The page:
But that model breaks down for desktop applications, where self-service is increasingly the norm. "My personal view is that if desktop software requires a support call, you have failed," Gosling says. Desktop UIs have become so standardized and online help so readily available, in fact, that few desktop software vendors even bother to ship printed manuals with their products anymore.
The most obvious alternative model, perhaps, is an ad-supported one. But while advertising works to support Web-based applications to some degree, the same is less true for desktop software, where users have been taught to associate unexpected advertising with spam and malware. Sun tried using advertising to support its software, particularly by offering advertising in its installers, and the result felt instantly odious.
Spare a dime for a developer?
So far, the Document Foundation has made good moves to promote LibreOffice. It has already made beta versions of the LibreOffice suite available on its website. It has announced that the enhancements made by the Go-OO team -- a de facto branch of the OpenOffice.org code maintained by Novell -- will become part of the main codebase immediately. And it claims that it aims to be "as developer-friendly as possible."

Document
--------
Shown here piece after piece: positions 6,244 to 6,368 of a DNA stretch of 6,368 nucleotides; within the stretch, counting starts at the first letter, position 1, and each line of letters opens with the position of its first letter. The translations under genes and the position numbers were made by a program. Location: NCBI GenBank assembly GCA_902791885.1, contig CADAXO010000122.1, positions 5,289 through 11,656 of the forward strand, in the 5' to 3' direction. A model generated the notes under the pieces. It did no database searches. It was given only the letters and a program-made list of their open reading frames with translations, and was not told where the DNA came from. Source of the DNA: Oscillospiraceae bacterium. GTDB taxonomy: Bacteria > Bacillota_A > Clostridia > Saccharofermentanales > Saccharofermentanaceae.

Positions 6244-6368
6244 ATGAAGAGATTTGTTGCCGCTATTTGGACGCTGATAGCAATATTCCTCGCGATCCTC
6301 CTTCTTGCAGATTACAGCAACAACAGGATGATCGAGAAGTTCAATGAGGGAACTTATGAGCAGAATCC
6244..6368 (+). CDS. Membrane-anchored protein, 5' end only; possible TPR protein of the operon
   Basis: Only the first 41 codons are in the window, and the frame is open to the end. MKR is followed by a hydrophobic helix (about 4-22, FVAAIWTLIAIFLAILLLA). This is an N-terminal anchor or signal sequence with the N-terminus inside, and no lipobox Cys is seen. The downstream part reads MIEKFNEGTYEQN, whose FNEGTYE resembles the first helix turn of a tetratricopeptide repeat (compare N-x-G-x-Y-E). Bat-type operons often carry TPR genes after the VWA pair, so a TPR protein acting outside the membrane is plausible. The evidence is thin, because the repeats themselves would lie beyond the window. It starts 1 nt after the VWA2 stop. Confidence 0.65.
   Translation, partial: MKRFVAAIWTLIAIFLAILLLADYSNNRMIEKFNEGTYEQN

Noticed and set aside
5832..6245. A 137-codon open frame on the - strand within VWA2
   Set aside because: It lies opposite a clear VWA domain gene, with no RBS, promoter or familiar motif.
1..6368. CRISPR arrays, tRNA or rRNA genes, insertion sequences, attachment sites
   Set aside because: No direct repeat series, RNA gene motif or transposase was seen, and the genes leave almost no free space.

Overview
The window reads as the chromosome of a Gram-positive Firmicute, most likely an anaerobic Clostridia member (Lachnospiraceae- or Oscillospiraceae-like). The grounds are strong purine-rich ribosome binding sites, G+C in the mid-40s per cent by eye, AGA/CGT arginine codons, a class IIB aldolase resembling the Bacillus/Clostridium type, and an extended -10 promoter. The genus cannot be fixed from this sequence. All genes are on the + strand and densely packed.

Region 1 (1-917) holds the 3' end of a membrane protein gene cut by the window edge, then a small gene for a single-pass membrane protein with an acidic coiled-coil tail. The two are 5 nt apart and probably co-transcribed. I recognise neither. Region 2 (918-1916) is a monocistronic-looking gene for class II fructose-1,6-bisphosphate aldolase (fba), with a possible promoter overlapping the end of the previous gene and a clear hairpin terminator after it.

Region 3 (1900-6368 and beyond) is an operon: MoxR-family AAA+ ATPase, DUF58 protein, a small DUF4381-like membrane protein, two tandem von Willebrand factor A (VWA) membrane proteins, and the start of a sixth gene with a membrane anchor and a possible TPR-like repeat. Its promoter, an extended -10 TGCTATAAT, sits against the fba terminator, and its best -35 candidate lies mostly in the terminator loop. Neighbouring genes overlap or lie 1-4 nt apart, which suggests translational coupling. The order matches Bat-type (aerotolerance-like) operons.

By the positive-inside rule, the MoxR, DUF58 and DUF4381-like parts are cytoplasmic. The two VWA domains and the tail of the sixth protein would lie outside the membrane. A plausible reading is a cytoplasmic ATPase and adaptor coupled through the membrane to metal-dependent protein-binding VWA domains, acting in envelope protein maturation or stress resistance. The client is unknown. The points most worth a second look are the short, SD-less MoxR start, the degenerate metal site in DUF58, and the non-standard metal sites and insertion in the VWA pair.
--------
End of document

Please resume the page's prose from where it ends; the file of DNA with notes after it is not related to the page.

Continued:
But how friendly is friendly? "The key milestone I think will be if someday the Document Foundation can claim a headcount of developers that equals or exceeds that which Oracle has working on OpenOffice.org," Rob Weir, an ODF architect with IBM, writes on his personal blog. "In the end code talks, and developers write code."
The very best developers, however, won't necessarily find the Document Foundation's stewardship of LibreOffice any more appealing than Oracle's. As Gosling says, "Look guys, I'm an engineer. I don't want to be an engineer as a hobby. I don't really care about being fabulously wealthy, but I do like to eat."
The fact of the matter is that a truly viable business model that can sustain open source development of desktop software has yet to be found. And without a clear revenue stream to support LibreOffice development, the project's future -- like that of its many open source cousins -- remains dim.
This article, "Is open source a dead end for desktop applications?," originally appeared at InfoWorld.com. Read more of Neil McAllister's Fatal Exception blog and follow the latest news in programming at InfoWorld.com.